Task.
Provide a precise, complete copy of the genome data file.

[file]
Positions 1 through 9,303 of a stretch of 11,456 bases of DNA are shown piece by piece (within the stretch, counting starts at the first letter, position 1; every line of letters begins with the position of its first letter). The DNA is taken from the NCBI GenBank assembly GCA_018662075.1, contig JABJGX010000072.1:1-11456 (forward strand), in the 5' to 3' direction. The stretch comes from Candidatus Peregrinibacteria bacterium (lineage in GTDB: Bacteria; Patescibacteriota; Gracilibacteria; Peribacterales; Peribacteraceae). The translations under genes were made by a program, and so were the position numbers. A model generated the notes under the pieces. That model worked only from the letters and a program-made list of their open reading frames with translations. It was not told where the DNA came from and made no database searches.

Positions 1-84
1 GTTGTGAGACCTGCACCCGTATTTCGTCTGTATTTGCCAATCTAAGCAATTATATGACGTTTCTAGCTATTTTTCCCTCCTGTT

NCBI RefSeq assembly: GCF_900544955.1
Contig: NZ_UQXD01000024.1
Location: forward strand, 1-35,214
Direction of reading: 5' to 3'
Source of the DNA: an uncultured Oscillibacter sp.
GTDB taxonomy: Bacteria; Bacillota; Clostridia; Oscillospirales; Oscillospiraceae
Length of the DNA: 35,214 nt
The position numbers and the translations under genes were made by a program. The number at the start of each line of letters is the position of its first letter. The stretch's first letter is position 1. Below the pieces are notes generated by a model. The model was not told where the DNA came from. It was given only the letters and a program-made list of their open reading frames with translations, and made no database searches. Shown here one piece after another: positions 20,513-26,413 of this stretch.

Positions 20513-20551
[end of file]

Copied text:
Positions 1 through 9,303 of a stretch of 11,456 bases of DNA are shown piece by piece (within the stretch, counting starts at the first letter, position 1; every line of letters begins with the position of its first letter). The DNA is taken from the NCBI GenBank assembly GCA_018662075.1, contig JABJGX010000072.1:1-11456 (forward strand), in the 5' to 3' direction. The stretch comes from Candidatus Peregrinibacteria bacterium (lineage in GTDB: Bacteria; Patescibacteriota; Gracilibacteria; Peribacterales; Peribacteraceae). The translations under genes were made by a program, and so were the position numbers. A model generated the notes under the pieces. That model worked only from the letters and a program-made list of their open reading frames with translations. It was not told where the DNA came from and made no database searches.

Positions 1-84
1 GTTGTGAGACCTGCACCCGTATTTCGTCTGTATTTGCCAATCTAAGCAATTATATGACGTTTCTAGCTATTTTTCCCTCCTGTT

NCBI RefSeq assembly: GCF_900544955.1
Contig: NZ_UQXD01000024.1
Location: forward strand, 1-35,214
Direction of reading: 5' to 3'
Source of the DNA: an uncultured Oscillibacter sp.
GTDB taxonomy: Bacteria; Bacillota; Clostridia; Oscillospirales; Oscillospiraceae
Length of the DNA: 35,214 nt
The position numbers and the translations under genes were made by a program. The number at the start of each line of letters is the position of its first letter. The stretch's first letter is position 1. Below the pieces are notes generated by a model. The model was not told where the DNA came from. It was given only the letters and a program-made list of their open reading frames with translations, and made no database searches. Shown here one piece after another: positions 20,513-26,413 of this stretch.

Positions 20513-20551